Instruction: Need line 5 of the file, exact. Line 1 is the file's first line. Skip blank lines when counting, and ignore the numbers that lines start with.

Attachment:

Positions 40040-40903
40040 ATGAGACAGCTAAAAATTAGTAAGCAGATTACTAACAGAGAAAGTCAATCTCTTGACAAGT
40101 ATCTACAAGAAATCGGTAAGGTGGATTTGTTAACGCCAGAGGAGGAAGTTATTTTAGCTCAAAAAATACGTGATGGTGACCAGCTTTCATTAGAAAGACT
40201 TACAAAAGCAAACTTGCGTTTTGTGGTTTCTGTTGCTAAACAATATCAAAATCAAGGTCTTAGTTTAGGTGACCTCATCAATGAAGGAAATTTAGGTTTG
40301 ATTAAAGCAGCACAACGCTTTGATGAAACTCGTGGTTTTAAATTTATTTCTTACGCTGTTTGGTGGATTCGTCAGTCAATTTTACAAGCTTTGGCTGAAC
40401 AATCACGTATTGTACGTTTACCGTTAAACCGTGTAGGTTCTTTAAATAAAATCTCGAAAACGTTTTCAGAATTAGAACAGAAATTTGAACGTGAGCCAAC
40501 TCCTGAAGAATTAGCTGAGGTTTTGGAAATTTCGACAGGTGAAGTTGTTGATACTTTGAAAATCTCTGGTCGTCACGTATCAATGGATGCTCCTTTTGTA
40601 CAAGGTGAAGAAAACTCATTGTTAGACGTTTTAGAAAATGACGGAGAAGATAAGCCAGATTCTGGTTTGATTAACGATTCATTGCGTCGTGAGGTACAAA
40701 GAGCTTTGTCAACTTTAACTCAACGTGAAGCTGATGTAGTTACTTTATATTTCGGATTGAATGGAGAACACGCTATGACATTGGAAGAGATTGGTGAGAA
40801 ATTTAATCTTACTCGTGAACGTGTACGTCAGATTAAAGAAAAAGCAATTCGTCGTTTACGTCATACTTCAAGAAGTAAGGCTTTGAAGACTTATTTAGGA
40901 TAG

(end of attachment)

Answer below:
40301 ATTAAAGCAGCACAACGCTTTGATGAAACTCGTGGTTTTAAATTTATTTCTTACGCTGTTTGGTGGATTCGTCAGTCAATTTTACAAGCTTTGGCTGAAC